Treatment after the breast cancer is gone

Statistics show that 1 in 8 women and 1 in 65,000 men

(Yes, men can get it too!) will be diagnosed with breast cancer over their life time.

As cancer treatments continue to improve, there are more and more living survivors. The 5-year survival rate following a diagnosis of breast cancer is now up to 90%[1]!

This is GREAT news for anyone receiving a diagnosis of breast cancer. One can now hope and believe that she/he can make it over this hurdle and through all the dreaded treatments required to completely free her/his body of this terrible invader!

As more people are surviving cancer diagnosis and treatment, health care professionals have had to take a deeper look at the effects of these treatments (and continued medication use) on the body and the quality of life of each individual FOLLOWING treatment.

It’s no longer enough to have just survived cancer.  Some may wonder, “What’s the point of surviving if I can’t really LIVE?” I’ve had a patient tell me that “Trying to get through the aftermath of cancer has been worse than getting through chemo!” She was willing to stop taking her post-treatment hormone blocker due to the side effects of joint pain, weakness, and fatigue.

The doctor has told you the cancer is gone, so why is the fight not over?

It is very likely that a surgery was performed as part of your treatment plan in order to remove the cancerous tissue. The extent of the surgery depends on the severity of the cancer and tissues affected, but you will likely have some limitations in mobility following your surgery due to pain, inflammation, and resulting scar tissue. If lymph nodes were also taken, this could further limit your mobility (axillary webbing) while also impacting your lymphatic system, leading to increase risk in developing lymphedema. The greater number of nodes taken, the greater your risk for lymphedema. It is important to be aware of these limitations and to take action to prevent and/or limit the side effects from surgery.

A movement professional, such as a physical therapist skilled in breast cancer rehabilitation, can help you formulate a plan to address these limitations with exercises and stretches that are safe for you and the phase of healing you are currently in. It is important to keep and progress your mobility while allowing for proper healing and avoidance of overtaxing your lymphatic system.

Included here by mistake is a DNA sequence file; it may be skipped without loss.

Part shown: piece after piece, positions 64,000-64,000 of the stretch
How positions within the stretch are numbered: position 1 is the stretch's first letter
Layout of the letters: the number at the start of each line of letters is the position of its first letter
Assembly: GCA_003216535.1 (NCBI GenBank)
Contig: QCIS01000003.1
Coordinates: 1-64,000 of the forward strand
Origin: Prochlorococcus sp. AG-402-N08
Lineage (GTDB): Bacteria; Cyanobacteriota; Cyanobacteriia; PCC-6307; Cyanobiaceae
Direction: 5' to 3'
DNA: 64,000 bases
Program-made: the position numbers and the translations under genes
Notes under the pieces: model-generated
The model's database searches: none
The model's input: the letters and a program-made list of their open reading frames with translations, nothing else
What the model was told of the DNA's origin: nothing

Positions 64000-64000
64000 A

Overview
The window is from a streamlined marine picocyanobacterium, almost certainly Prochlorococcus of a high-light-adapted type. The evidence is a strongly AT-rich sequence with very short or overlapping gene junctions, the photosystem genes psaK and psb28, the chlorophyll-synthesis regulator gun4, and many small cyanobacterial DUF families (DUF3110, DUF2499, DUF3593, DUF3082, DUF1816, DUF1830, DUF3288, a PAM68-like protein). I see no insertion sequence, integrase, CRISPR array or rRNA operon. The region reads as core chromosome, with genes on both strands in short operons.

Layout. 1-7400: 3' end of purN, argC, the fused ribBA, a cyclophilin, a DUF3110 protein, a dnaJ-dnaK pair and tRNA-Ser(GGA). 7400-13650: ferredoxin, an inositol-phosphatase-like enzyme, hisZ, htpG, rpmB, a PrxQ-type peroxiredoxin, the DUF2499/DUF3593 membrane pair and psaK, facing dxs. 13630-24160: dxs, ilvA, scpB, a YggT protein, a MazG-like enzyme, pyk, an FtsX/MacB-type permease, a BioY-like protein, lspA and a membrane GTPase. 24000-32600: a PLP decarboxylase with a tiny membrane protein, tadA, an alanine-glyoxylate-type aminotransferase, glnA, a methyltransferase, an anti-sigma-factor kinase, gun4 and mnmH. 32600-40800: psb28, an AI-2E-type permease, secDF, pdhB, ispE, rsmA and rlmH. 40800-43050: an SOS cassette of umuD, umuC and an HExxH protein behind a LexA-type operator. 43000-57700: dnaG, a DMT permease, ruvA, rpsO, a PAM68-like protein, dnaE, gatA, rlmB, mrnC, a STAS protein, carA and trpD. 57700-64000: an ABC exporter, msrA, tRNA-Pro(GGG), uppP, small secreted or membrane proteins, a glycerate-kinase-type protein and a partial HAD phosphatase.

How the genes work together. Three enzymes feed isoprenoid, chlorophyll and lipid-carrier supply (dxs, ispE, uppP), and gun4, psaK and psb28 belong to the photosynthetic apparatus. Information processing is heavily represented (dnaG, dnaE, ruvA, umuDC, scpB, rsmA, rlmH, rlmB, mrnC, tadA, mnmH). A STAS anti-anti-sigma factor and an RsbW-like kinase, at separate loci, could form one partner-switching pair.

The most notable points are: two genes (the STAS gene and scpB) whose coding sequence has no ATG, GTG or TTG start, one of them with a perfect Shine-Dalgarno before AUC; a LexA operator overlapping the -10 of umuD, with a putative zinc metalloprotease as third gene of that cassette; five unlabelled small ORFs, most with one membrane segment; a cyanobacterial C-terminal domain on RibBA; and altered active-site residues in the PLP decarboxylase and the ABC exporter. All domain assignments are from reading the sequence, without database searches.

Radiation therapy can also impact the tissues and lead to impaired movement by causing decreased tissue elasticity and stiffness. Think of the last time you got a really bad sunburn. The tissue gets red, inflamed, and feels tight on your body. This is similar to what happens with radiation, though with a deeper penetration and a more localized surface area covered in a short amount of time. Once your skin is no longer red and inflamed, a physical therapist can perform manual techniques to assist in improving the mobility of this tissue as well as surrounding joints. This may ease your ability to get dressed in the morning or play with your kids.

The most common, well known side effect of chemotherapy is fatigue. Fatigue can be caused by anemia, weakness, peripheral neuropathy, nausea, and neutropenia which are also common side effects of chemo. About 80-96% of patients undergoing chemotherapy are affected by cancer related fatigue. (and 60-93% of patients undergoing radiation treatment).[1] Your body is being attacked on a systemic level in order to rid itself of cancer and it’s exhausting!

The last thing you probably want to do is participate in any sort of physical activity, but this may be just what you need. Moderate intensity of exercise can be beneficial for combating cancer related fatigue as well as assisting to heighten the efficacy of both chemotherapy and radiation.[1]

However, it is important that proper exercises are chosen and performed to the correct intensity in order to minimize risks and enhance benefits regarding energy, bone health, and lymphedema.  When it comes to developing an appropriate exercise plan for you, with your specific history and treatment protocol, a physical therapist trained in breast cancer rehabilitation can be the best resource for you! They can teach you safe exercises to perform and assist with progressing the exercises in a way that allows you to feel safe.

Unfortunately, the fight isn’t always over once the cancer is gone.

Your body has been through a lot and will need time to recover. However, it is important to know that you don’t have to go it alone and that the recovery process can be assisted with the help of a physical therapist.

At Apex Physical Therapy, our therapists have a multitude of specializations and certifications including PRI therapy, manual lymph drainage, women’s health, dry needling, vestibular re-education, and ASTYM to name a few, to assist you in getting your life back.

Feel free to contact us with any questions you may have regarding our treatment approach and what we have to offer in regards to your specific needs! We would love to help!;


[1] Division of Cancer Prevention and Control, Centers for Disease Control and Prevention. https://www.cdc.gov/cancer/breast/index.htm

[1] Lyons, Michelle.  “Breast Cancer Survivorship” © 2019 MedBridge Inc.

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